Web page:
My motherboard 'Asus P6X58D Premium' on-board sound has gone faulty, currently having to preview audio through my black magic video card.. so I want to purchase decent a sound card.
Project is a concert that i'm editing for a band, they have supplied me with a professional mastered 5.1 mix, this came to me in the form of a zip file containing 5 audio tracks each labeled appropriately(FL,FR etc..) . My Vegas proprieties are set up for surround sound but everything is sounding distorted on the timeline.. I've adjusted each track to it's corresponding location on the surround panner.. but I need a proper way to preview my audio which is why i'm ask for some sound card recommendations?
The band have told me that the 5.1 mix is mastered and good to go, so I shouldn't need to change a thing.. but why then is it that my audio levels are peeking on the timeline when I layer these 5 tracks?.. I shouldn't have to mess with the mix, anyone got any expert advice for me? wish there was tutorial on this.
What musicvid said - you need min. 6 discrete outputs, and an external amplifier driving all channels with in "direct" mode (i.e. w/o any decoding or DSP).
Have no idea what to suggest in this case; if you are going to do more projects like this in the future, investing in a sound card is inevitable. Or, wait until you have more reasons to buy a new mobo; most of them have at least a Realtek chip with both encoded (digital) and separate analog outputs. It's more than enough for multi-channel audio monitoring.
My on-board motherboard sound is definitely faulty, I've ordered a compatible sound-card which I should have tomorrow to keep me going...
I guess I should of stated that i'm not editing the sound as such but working with a 5.1 mastered mix..
Would any of you guys be willing to share your workflow, or provide me with a link to some tutorials on working with a 5.1 mix? This audio has already been mastered at a professional level and supplied to me digitally in a folder.
Folder contains 6 wav files labelled.. C, FL,FR,LFE,SL,SR i'm not sure of the workflow here, if I layer them onto the vegas timeline and assign them using the surround sound panner.. it's just one big distorted mess..
Any advice? has this mix been supplied to me in the correct format? or do I need to use any third party plugin,software?
WAV files are probably correct, and being "Mastered" Music, the levels are likely fairly hot.
What is happening is that the Default Surround Panner type adds +6db to the signal when a "mono" discrete track is panned entirely to a L, R, Ls or Rs speaker, and when panned C is also sending exact same to L & R !!!, so your outputs are overloading and distorting.
What you have to do is right-click on each Surround Panner and select "Pan Type = Film" from the popup Menu, then re-adjust all the pans on each track to point exactly to the correct speaker (double-click on each panner to see a bigger pan window).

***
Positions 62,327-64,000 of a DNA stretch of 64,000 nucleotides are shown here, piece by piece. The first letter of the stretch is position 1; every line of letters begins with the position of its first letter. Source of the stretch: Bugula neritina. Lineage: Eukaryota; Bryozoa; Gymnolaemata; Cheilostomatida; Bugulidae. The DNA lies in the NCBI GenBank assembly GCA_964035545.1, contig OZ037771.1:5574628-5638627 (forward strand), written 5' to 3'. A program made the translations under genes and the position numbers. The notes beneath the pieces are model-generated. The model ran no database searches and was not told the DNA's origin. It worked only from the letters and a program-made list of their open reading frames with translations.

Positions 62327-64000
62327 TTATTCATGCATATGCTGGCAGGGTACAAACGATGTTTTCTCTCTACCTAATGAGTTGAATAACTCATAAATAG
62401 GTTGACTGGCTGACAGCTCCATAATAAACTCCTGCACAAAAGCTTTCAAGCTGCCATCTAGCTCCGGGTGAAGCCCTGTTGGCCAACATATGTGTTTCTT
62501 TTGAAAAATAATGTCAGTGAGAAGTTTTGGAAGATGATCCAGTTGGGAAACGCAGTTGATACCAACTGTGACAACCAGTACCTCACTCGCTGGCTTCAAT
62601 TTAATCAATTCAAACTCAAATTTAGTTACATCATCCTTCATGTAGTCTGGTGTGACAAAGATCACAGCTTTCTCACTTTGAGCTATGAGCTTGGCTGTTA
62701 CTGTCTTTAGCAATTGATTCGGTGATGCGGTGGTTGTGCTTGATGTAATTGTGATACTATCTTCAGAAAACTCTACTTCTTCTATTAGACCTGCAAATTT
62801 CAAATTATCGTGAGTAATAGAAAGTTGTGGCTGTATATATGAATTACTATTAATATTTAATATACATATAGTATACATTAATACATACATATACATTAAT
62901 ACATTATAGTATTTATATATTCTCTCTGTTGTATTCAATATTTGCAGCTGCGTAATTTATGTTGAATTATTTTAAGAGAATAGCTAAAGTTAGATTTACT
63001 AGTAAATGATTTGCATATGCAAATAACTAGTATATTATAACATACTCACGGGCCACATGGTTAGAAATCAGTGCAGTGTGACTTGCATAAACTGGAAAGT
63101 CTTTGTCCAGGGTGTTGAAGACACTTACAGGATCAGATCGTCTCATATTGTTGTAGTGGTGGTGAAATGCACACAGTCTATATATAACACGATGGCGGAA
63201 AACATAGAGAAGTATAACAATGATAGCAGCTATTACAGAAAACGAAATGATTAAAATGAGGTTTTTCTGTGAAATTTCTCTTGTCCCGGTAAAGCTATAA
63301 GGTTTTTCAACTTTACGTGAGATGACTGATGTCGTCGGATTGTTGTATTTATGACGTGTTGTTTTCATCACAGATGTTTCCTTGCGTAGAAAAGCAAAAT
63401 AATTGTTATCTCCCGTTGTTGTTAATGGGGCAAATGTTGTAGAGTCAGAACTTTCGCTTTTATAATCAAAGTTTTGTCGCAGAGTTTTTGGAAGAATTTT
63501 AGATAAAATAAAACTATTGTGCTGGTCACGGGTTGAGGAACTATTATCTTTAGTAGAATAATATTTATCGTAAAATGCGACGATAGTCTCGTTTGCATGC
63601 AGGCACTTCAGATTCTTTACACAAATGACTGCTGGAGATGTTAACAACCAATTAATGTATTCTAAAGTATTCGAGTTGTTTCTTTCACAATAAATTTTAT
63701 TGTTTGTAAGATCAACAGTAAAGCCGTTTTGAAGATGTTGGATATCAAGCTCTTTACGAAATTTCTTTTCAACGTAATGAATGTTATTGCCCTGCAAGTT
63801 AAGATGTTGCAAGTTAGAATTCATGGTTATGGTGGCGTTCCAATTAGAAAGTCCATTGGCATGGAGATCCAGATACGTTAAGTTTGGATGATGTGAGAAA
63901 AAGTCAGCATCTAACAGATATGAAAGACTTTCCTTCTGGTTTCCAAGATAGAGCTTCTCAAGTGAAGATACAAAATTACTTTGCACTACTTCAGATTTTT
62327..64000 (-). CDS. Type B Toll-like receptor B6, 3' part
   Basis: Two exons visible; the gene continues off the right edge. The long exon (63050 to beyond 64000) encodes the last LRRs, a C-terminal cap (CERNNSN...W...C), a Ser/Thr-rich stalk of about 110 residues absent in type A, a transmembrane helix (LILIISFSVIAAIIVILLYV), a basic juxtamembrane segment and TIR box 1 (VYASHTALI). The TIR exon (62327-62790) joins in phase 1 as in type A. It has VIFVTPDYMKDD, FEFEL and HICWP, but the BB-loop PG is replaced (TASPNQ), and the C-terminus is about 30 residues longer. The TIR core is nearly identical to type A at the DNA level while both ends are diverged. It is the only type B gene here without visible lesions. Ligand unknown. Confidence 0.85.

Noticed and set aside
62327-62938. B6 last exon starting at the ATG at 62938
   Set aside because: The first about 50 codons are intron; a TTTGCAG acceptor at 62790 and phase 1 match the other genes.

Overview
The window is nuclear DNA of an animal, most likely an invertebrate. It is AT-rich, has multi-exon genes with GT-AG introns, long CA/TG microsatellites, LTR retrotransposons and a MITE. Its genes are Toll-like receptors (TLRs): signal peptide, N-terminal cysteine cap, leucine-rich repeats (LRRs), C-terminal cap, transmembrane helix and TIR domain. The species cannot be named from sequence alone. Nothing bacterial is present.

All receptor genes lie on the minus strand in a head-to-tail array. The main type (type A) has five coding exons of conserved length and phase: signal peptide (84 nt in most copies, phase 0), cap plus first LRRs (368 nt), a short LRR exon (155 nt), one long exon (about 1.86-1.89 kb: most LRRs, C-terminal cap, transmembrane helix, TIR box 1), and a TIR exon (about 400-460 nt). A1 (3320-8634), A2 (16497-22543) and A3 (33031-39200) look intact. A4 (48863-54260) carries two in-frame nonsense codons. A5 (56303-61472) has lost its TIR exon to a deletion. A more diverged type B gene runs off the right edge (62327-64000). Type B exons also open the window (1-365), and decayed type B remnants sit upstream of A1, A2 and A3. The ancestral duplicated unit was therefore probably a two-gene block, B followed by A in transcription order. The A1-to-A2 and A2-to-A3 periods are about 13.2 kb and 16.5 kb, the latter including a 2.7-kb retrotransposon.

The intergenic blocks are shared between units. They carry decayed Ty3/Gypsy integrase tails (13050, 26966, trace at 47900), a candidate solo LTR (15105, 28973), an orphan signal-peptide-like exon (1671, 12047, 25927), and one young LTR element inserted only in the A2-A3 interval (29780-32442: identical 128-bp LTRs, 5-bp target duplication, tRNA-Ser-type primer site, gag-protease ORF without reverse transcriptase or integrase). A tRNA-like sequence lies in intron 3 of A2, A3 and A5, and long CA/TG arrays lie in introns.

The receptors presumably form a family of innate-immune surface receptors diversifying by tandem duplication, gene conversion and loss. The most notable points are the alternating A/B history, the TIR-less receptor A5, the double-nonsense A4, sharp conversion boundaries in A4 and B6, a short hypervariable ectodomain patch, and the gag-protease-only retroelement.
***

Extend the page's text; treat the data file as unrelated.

With this setting, the track will play out a specified discrete speaker unchanged at unity gain if all your Faders are also at "0"..
Thanks so much for your help, this has made a significant overall improvement to my levels, brilliant.
Can you explain the other options under 'Pan Type' I'd like to be sure that I'm using the correct setting 'Film' for mixing a concert dvd?
Also when adjusting pans on each speaker is there any right or wrong way to do this? I've moved my pans to the far extreme on each speaker. Everything seems to look ok, but i'll get a better listen when I render out the project.
Thanks for your help and guidance, it's very much appreciated.
megabit, Pan Type = 'Constant Power' is an excellent choice for Stereo.
However in VP9, 10, 11 & 12 the Constant Power 5.1 panner will never allow you pan a mono or stereo signal to L or R Front. To my mind this is a bug....
Therefore must use 'Film' setting. The Film panner is also constant power in it's pan curve behaviour.
Try it sometime! :-)
cal79, what you are doing is good. For your case there's no need to worry about differences in the other Pan Types, so long as for this setting, Pan Type = Film, each Track is panned only to a single speaker (in big pan display will read '-6' for that speaker, all others '-Inf') therefore there is no level gain or loss and each discrete track is 'pointed' to it's own output. Your Output is a replica of your Input!
If you look at VegasPro Help, search for 'audio panning modes' you'll find explanation of the differences between modes.
I forgot to mention what to do with the LFE Track panner - maybe you already worked this out - simply right-click on the Surround Panner for that Track and select "LFE Only"; nothing more to do!
If you are later rendering this Audio to AC-3, elsewhere Musicvid kindly came up with this 'recipe' which would be appropriate for music-only AC-3 5.1 render:
"Use AC-3 Pro Encoder, I am prepared to make the following recommendations with notes:
Dialog Norm = -31 (this sets it at unity gain) RF and Line Mode DRC = OFF (WYHIWYG) DC High Pass Filter = ON (this operates at <=3Hz and takes DC bias out of the mix) Bandwidth High Pass Filter = ON (this takes aliasing noise at >20kHz out of the encode, but it also lowered the final volume by -0.1dB in my tests) 90 Deg Phase Shift = ON (makes it easier for Pro Logic decoding on older equipment, Dolby says it is inaudible in 5.1 except in "very rare" cases)
Everything else can be left just as it is in the 5.1 DVD template."